Thoughts on Fundraising

Today, I’m going to write a little bit about fundraising.

Back in January, I decided to launch a project that has come to dominate the non-work hours of my 2020: The Long Leaf Pine Slate. Almost every night and weekend of this year, I’ve done something (or a lot of things) for “the Slate.” (If you are unfortunate enough to follow me on Twitter, you have doubtlessly seen me tweeting about it.) This has turned into a much bigger project than I’d expected. We are well over six figures in our total raised now. The Slate is now the biggest independent channel of funding in the state to Democrats running for the North Carolina legislature. We have raised and contributed more money than any of the traditional PACs in the state, and most of out-of-state ones, too.

You should absolutely give to the Slate, but that’s not really what this blog is about. Instead, I want to talk about fundraising itself, why I’m doing it, and why you should maybe consider doing the same.

Why Fundraising

After watching Trump get elected and extremist, far-right crazies run amok here in North Carolina, thanks to a hyperpartisan gerrymander that the Supreme Court refused to fix, I knew I wanted to do something. But I wasn’t sure what.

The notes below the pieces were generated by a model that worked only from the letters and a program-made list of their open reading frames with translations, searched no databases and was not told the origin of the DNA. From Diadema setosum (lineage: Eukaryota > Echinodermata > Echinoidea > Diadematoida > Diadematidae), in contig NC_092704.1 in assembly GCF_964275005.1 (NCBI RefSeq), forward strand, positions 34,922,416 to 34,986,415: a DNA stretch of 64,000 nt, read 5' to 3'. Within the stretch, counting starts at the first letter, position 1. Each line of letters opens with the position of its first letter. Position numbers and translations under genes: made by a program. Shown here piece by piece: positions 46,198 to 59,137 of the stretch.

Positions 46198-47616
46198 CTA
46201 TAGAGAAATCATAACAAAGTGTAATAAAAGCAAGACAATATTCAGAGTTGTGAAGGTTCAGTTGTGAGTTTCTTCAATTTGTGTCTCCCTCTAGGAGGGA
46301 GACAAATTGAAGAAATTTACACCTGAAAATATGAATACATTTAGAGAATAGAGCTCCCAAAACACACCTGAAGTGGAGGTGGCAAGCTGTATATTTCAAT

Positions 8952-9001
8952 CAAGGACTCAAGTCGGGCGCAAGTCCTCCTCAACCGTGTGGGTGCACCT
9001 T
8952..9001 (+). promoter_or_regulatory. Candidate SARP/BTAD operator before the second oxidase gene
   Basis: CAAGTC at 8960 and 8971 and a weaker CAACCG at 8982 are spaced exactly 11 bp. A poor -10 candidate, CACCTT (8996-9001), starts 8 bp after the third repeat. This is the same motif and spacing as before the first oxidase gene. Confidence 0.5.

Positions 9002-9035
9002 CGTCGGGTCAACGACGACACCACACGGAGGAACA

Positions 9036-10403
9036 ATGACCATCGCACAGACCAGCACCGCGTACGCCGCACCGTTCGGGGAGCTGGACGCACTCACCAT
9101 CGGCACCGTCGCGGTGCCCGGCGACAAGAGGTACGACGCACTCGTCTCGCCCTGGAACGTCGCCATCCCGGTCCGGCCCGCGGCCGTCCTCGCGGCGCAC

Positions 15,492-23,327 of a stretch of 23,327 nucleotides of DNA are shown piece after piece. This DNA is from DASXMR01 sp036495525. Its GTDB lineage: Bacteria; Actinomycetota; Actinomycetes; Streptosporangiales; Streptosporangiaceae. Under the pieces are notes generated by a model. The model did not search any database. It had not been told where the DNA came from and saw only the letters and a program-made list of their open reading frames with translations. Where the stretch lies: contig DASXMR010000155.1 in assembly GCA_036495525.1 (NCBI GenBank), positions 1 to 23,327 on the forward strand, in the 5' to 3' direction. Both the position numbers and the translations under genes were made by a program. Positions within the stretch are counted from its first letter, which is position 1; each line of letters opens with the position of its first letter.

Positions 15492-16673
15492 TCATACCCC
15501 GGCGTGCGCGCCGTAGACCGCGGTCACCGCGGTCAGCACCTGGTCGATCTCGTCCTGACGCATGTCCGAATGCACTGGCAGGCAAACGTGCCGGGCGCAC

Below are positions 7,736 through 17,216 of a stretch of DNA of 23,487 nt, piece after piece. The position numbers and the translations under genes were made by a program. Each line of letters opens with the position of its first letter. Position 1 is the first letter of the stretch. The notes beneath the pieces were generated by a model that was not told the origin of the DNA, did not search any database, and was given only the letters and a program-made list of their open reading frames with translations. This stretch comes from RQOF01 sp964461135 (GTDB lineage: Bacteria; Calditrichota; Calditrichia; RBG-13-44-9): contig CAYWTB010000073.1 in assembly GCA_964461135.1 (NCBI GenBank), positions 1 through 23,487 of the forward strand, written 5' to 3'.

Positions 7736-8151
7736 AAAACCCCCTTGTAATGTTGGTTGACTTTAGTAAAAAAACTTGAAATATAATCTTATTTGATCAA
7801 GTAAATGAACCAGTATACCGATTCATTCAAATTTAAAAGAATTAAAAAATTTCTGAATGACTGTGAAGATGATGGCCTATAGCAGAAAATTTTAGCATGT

I live in a safely Democratic district with great representation. With a demanding full-time job and a toddler, attending street protests just isn’t an option for me most of the time. Moreover, protesting and writing letters somehow felt inadequate. I knew I could do more. But what?

The answer became pretty clear: fundraising.

Fundraising is an extremely unsexy, even icky, part of our political process. No one likes being asked for money and no one likes asking for it, either. I really wrestled with it. I really did not want to beg people for money. But the more I thought about it, I realized that fundraising was the thing I could do that would have the biggest impact. And it was also, I knew, among the most effective ways I could use the numerous privileges I enjoy to create progressive change.

So I didn’t really like it. But I decided to do it anyway. I would lean into being a fundraiser.

Money Really Matters